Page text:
Opera Night: What about Nietzsche don’t you get?

We can’t explain to you an entire thinker’s oeurve without massive oversimplification. Dan is right, both in his summary – which is very good – and in his advice to return to the text itself.

Maybe you should clarify: what about Nietzsche don’t you get? :smiley:

his ideas on superiority. Human complex. I just don’t understand it. Like it says on the profile “village idiot”. That’s me.

Complex ideas of human superiority. Complex superiority of human ideas. Superior ideas of complex humans.

The great human being (in the non-moral sense of “great”), whether by the name of “Overman” or “genius” - that’s Nietzsche’s alpha and omega.

There’s no need to understand the contraptions of “complexity” and “superiority”, in the same way as there is no need to read every bit and line of script before you can either deal-with – or avoid – a computer-program.

“Complexity” is an illusion because anything of any size or development is made of infinite smaller parts and codependant upon infinite changes and cycles in the universe.

“Superiority” is an illusion if seen as an absolute value because it is highly situational. Ex: Take a fish out of the water. Are the gils and fins all suddenly inferior? Or were they superior? They were neither.

So, I would say there is no need to feed mental energy to illusions.

One thing I’d like to add, and only because it can be agreed upon by all, is that Nietz signs himself more than most in the historicity of philosopy’s dialogue.

Thank you to all of you. This has all been very helpful. Thanks

Do you mean in that context (to the concepts you were discussing), or in general?


I have found out that a effective way to understanding Nietzsche is to read many different commentaries on his work by various other nihilist authors while reading his original writing simultaneously.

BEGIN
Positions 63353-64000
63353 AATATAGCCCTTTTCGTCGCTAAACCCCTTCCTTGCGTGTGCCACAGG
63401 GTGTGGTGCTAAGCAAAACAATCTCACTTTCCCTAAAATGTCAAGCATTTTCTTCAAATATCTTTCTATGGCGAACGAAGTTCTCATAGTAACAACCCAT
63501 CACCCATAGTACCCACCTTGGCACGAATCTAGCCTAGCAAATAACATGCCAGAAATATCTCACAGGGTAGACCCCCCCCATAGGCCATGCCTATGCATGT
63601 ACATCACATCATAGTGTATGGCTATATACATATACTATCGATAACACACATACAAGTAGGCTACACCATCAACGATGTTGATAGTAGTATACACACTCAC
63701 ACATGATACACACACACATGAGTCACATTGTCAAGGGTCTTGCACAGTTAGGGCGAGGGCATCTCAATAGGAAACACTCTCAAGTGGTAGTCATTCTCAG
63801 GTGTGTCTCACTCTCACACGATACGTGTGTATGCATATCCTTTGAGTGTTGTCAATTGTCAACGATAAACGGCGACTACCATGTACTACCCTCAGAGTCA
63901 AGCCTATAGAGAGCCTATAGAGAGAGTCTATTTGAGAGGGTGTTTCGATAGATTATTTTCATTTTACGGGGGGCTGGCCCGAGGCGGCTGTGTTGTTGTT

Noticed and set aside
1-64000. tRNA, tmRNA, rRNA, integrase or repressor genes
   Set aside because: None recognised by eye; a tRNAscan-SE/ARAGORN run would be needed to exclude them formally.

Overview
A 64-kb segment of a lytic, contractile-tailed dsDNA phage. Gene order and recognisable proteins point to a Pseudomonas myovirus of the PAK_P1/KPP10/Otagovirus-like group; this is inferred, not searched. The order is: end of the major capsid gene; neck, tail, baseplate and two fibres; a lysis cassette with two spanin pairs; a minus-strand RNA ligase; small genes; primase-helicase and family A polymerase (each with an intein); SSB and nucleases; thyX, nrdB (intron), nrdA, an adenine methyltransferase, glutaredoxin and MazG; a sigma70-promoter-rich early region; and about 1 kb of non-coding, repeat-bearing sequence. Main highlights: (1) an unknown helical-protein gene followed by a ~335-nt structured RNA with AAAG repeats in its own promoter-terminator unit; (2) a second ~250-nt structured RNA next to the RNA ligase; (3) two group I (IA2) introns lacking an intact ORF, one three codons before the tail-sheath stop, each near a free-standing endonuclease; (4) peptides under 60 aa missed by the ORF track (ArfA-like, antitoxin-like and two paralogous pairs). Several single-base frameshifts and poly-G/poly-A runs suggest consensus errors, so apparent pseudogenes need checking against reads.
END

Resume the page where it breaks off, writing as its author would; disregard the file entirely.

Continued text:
( Just my humble opinion.)


Nietzsche was the grandfather of existentialism, including the Romantic existentialism of Hitler. He advocated brutality, inhumanity, genocide, and anticognition as prime accompaniments to his wild dreams about recrudescing the ancient world’s system of chattel slavery and Aryan-type supremacy.

The best book to look into for this is The Anti-Christ, since this is what Nietzsche called himself and this book’s critique of Christian civilisation cuts to the bone of the matter, Christianity being the defining factor of the age. In it, he describes Christ as an incredible and fascinating mystery to him, whose message (which Nietzsche fails to grasp) was utterly perverted by Judaic priestcraft typified by the Apostle Paul.

Essentially, Nietzsche is a frothing animal railing against the tyranny of classical humanism, of the existence of humanity itself, which he would prefer not to exist, and which his philosophy has handily contributed toward destroying by his influence on both the Nazis and Nazi-like figures such as the Bush-cabinet-influencing philosopher Leo Strauss. Instead, humanity should be replaced by a superanimal along the lines of what Hitler later idolised with, presumably, a large herd of livestock to feed upon. This is just the same old oligarchal story rewritten to be “shocking” and “progressive.”

Nietzsche is clever, but not worth exhaustive study. Go read Percy Bysshe Shelley’s “A Defense of Poetry (1821)” instead, for some real meat. Nietzsche is more like those chops of bloody meat the old Northern trappers used to impale on sharp knives for the wolves to lick–cutting their tongues in the process.